One day I determined to cross the threshold and discover what wonders lay within. There was something alluring, almost mystical about this extraordinary building, plucked from half a century ago, with its motley clientÃ¨le of destitute, rambling, inarticulate vagrants.
The interior was very dark after the bright sunlight outside, but my eyes gradually grew accustomed and soon I could make out a dozen figures hunched around low, round tables fashioned from old cable drums. A heated game of dominoes was in progress in a tiny back-room and I could hear the counters being slammed down with considerable force, followed by raucous laughs and cries for “another nip”.
As I entered, three elderly gentlemen simultaneously drew back from the bar counter and, somewhat theatrically, removed their trilby hats, bowed and beamed delightedly. Their choice of headgear seemed astonishing. They were rheumy-eyed and had not more than half a dozen teeth between them; each of them was coal black with heavily wrinkled features, short, grey, woolly hair and several days of stubble on the chin. In front of them on the counter stood an assembly of bottles, some full and some empty, of varying sizes and with a diversity of labels which indicated that they had once contained whisky or peanuts or coconut oil, but which now carried the unmistakable odour of strong rum.
Behind the bar was a veritable mountain of a woman, a scarf wrapped tightly round her head, and large plastic ear-rings dangling from her elongated ear lobes. Her enormous breasts and stomach attested not so much to her prosperity as the proprietor, as to the carbohydrate-rich diet of the West Indian. Fifty years of rice, yams and plantains, and there is no escaping a certain rotundity.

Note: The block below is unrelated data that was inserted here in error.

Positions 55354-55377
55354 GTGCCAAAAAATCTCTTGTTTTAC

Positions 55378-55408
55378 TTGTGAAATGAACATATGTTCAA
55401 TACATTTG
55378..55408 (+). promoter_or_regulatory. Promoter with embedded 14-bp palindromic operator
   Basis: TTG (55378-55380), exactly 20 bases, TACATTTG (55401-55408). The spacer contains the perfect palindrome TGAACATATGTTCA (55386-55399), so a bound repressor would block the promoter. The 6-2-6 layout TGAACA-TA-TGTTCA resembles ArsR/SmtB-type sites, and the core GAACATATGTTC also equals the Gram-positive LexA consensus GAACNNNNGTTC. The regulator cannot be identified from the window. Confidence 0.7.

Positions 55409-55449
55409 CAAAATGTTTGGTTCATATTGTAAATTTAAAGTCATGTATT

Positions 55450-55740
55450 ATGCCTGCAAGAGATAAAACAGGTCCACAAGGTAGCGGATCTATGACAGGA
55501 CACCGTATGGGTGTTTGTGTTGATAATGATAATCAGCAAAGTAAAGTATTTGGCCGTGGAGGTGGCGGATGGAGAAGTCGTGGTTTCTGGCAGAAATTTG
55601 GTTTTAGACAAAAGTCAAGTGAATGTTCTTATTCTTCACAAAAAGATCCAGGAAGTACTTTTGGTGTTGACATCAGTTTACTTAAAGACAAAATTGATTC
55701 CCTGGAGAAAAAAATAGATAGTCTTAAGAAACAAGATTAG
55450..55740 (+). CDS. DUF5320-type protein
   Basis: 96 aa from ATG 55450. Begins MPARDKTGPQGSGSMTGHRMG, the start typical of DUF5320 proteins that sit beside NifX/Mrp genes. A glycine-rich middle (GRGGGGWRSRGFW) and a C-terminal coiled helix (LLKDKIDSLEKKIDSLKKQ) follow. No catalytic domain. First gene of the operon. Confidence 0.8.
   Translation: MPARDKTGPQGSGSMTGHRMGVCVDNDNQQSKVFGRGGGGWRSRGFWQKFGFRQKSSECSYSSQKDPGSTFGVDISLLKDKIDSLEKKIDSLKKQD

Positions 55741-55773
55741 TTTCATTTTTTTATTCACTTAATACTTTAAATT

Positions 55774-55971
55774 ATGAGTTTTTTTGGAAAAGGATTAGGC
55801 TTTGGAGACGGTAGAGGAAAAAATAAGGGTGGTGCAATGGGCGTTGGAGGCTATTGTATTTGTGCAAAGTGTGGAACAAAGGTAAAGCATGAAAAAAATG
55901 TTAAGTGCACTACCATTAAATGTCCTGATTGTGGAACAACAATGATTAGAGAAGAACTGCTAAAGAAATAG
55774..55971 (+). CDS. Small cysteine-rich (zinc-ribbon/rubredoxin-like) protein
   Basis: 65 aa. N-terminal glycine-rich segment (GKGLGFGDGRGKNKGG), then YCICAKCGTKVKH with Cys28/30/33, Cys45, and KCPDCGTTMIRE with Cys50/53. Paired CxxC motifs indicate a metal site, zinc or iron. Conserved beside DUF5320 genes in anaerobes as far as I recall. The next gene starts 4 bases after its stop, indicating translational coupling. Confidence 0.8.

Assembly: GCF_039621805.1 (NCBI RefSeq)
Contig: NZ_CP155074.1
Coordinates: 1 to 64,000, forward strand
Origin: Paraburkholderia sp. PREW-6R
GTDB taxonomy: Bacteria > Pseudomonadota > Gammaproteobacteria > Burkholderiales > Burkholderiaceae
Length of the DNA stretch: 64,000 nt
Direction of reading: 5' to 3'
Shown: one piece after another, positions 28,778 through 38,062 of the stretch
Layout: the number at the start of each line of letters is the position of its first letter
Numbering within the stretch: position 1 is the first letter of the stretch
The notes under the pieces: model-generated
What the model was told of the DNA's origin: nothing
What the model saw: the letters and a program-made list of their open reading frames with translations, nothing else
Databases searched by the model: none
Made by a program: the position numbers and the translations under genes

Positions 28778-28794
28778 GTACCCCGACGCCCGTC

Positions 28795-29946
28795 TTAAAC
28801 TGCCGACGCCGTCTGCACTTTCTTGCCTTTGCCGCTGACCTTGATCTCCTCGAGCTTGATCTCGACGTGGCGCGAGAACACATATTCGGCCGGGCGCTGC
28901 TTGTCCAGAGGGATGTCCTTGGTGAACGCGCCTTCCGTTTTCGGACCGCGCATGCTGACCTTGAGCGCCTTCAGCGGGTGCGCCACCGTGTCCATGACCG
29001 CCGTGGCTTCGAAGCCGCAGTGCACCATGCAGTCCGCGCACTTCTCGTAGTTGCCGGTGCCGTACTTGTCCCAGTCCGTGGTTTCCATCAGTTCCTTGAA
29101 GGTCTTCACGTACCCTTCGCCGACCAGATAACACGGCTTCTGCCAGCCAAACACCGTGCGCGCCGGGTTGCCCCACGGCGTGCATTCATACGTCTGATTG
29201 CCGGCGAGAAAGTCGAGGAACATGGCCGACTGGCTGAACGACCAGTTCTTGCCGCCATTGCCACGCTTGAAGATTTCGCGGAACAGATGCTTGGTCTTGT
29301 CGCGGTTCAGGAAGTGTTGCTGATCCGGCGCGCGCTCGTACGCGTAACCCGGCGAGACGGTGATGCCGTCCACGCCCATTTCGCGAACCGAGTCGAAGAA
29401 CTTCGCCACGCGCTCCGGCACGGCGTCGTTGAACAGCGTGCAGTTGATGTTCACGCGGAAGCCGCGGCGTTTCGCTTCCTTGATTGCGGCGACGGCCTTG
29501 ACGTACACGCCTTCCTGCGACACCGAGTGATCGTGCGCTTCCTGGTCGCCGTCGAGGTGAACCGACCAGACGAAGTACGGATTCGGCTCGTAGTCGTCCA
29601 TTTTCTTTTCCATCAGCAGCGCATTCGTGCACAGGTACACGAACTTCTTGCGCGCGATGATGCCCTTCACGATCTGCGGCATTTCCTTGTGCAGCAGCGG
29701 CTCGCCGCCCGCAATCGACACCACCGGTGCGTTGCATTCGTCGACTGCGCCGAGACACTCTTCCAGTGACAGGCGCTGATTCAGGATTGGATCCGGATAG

She beamed at me and announced that she was Mummy Lord and that hers was a clean, safe establishment and that I need not have concerns because there was never any trouble in her bar. And, as if to prove her claim, she pulled out a four foot length of rubber hose from beneath the counter and explained, with a twinkle in her eye, that she had ways of dealing with trouble-makers. The three old men nodded in unison and confirmed that Mummy Lord was not a person to tolerate disorder. Those who became excitable were beaten and dispatched to the storm drains outside.
The presence of a European in Mummy Lord’s very soon attracted attention from the other patrons, for it was an unusual occurrence, much in the same way as the arrival of a dishevelled itinerant at the Savoy Grill would have occasioned surprise. I told Mummy Lord that I should like to sample some of her legendary white rum, and instantly there were murmurs of approval.
The colossal woman squeezed herself out from behind the bar counter – a seemingly impossible feat when observing the width of the access and the dimensions of her torso, but one in which she was clearly well practised – and, clasping a large aluminium pot, she waddled on elephantine legs to the far corner of the room where a vast wooden keg stood in a trestle. Noisily licking her lips, she opened a tap on the keg, filled the pot and shuffled wearily back to the counter. Here, she added a cup of water to the contents of the pot and then produced an instrument that bore some resemblance to a hydrometer and with which she claimed to be measuring the density of the concoction. Having added a further cup of water and satisfied herself that the brew was of a legally acceptable strength, Mummy Lord turned to me and asked me how much I wanted. I told her that a “nip” would do nicely and she at once filled a half pint bottle and placed it on the counter in front of me.